Automation Predictions for 2018

January 5, 2018

For the manufacturing and automation industries, 2018 promises to be a seminal year. We're likely to hit an automation Rubicon*, beyond which companies will struggle to survive if they haven't got the tech readies.

 

Don't worry! We're not about to have a Matrix-Style Robot Revolution. Honestly, we're not. But the steady advance of robotics and AI is predicted to speed up in 2018. Automated AIs will rapidly become prominent and indispensable features of most industries (just as computers and the internet have done). Beyond 2018, life without automation AIs will increasingly become impractical and unprofitable.

 

So how can we expect things to unfold?

 

UK automation 'Breaking Point'

 

'Breaking Point' is the dramatic term used by the newspapers to describe what is actually a pretty steady process. Put simply, in 2018, companies which have automated will start seriously reaping the rewards of their investment. The efficiency brought by automation releases humans to do more important work. People freed from mundane, automated tasks are able to work more creatively towards advancing their businesses - and there is more money available to allow them to do so. All of this will pay off for automated companies in 2018 as automation hits critical mass...and non-automated companies will find themselves less able to compete.

 

Greater human control

 

This may seem like an odd prediction, following directly on from talk of the automation 'Breaking Point', but everything comes with checks and balances. The 'balance' here is likely to be an increased desire for human control over automated processes. This doesn't mean that humans will be getting directly stuck into those processes alongside machines. It will probably manifest as demands for more feedback, and more executive control (stopping, starting, and altering processes as and when needed). So we'll see a big uptake in remote monitoring systems and the like, especially if they include an element of remote control over processes. It's also likely that people will start making a serious effort to learn more about automation in 2018. Knowledge is power!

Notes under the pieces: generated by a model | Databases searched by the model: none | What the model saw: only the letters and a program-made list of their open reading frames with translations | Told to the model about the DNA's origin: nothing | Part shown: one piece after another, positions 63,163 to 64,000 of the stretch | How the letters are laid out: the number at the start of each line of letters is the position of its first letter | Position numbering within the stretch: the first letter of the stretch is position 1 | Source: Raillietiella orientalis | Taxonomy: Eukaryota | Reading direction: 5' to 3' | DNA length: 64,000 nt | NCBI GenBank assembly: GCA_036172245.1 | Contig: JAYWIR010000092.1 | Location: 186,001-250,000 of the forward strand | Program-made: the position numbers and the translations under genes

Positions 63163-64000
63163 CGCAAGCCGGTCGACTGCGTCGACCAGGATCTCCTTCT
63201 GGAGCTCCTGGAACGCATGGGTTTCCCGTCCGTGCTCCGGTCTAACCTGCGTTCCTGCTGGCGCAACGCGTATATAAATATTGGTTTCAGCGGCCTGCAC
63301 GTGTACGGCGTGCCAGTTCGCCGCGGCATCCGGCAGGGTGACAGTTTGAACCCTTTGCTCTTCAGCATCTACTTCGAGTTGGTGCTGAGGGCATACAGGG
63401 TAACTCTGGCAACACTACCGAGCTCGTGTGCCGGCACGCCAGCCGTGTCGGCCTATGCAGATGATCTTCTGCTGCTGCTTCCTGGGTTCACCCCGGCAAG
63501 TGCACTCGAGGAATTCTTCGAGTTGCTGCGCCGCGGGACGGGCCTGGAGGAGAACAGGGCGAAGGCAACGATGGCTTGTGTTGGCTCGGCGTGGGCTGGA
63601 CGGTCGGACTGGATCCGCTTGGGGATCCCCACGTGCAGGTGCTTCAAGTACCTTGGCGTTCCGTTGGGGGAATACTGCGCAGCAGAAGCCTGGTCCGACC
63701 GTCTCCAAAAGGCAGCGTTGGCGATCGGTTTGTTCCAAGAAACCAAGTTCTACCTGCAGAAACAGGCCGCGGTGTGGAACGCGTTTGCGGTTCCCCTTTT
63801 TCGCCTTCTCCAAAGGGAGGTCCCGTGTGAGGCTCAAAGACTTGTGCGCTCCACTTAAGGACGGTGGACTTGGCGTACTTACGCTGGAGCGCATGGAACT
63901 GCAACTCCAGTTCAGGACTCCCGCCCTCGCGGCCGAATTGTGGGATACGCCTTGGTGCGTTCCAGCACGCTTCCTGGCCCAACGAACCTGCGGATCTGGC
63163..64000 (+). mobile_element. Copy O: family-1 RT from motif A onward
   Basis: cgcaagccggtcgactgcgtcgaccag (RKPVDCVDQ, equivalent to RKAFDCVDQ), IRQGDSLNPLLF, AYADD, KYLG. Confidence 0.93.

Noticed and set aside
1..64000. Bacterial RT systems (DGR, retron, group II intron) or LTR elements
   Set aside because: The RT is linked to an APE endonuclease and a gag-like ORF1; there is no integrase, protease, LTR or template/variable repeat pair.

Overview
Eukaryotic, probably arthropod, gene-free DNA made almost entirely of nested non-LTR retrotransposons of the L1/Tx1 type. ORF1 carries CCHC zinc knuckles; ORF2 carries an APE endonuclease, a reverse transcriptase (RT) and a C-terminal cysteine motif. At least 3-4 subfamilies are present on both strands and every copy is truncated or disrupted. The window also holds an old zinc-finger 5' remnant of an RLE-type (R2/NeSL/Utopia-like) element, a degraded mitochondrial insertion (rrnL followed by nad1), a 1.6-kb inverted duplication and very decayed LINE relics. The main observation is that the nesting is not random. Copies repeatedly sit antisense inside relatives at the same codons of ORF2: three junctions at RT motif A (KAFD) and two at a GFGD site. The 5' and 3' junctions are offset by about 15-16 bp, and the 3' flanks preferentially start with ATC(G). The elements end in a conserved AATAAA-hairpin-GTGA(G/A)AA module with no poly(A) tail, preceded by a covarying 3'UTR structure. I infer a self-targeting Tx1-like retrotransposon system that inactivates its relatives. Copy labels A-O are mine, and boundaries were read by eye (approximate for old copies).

AI and Process Automation synergy

 

We're reaching a point where AI and Process Automation can be usefully integrated on an industrial and commercial level. The massive (and expanding) computation capacity now available, coupled with robot deep-learning algorithms (and massive volumes of data) make AI functions like speech and image recognition more viable for businesses. At the same time, AI software is becoming cheaper, and easier to integrate into processes. All of which holds some interesting implications for the future automation of commercial as well as industrial sectors.